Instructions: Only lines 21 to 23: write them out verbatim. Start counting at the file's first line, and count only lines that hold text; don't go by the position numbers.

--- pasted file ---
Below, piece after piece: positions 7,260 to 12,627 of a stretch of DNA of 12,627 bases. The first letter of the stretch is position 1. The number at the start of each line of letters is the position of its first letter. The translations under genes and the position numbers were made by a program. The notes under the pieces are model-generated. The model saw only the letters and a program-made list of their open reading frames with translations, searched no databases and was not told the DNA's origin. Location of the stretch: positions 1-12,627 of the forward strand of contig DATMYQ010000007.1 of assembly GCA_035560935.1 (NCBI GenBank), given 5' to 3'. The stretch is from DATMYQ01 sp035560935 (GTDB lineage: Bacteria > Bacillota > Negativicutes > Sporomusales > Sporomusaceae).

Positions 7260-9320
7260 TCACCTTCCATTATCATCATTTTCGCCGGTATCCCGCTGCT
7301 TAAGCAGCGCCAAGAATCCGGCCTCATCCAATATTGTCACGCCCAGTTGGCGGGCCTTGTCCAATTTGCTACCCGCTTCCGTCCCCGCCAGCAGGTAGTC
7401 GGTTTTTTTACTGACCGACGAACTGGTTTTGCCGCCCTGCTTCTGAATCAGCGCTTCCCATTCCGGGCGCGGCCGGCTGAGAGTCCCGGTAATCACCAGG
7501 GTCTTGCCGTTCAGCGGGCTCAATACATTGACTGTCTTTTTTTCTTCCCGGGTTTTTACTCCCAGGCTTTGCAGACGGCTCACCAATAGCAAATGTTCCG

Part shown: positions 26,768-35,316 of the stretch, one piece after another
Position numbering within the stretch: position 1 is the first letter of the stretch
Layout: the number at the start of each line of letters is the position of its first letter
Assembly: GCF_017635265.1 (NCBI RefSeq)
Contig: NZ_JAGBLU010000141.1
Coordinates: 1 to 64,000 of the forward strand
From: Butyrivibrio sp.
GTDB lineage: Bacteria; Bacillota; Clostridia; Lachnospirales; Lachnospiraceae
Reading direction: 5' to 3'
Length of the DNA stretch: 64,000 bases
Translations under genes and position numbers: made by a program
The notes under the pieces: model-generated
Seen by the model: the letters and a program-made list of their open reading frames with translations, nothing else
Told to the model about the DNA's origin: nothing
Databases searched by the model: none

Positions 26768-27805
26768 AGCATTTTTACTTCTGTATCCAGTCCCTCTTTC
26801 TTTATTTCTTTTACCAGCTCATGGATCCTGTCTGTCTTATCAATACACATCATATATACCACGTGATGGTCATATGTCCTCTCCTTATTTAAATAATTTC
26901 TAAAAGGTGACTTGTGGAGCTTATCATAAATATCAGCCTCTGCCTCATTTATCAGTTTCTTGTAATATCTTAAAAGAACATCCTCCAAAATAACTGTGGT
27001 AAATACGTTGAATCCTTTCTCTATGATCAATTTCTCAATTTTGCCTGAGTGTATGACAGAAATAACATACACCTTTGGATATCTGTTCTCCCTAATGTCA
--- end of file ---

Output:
Databases searched by the model: none

Positions 26768-27805
26768 AGCATTTTTACTTCTGTATCCAGTCCCTCTTTC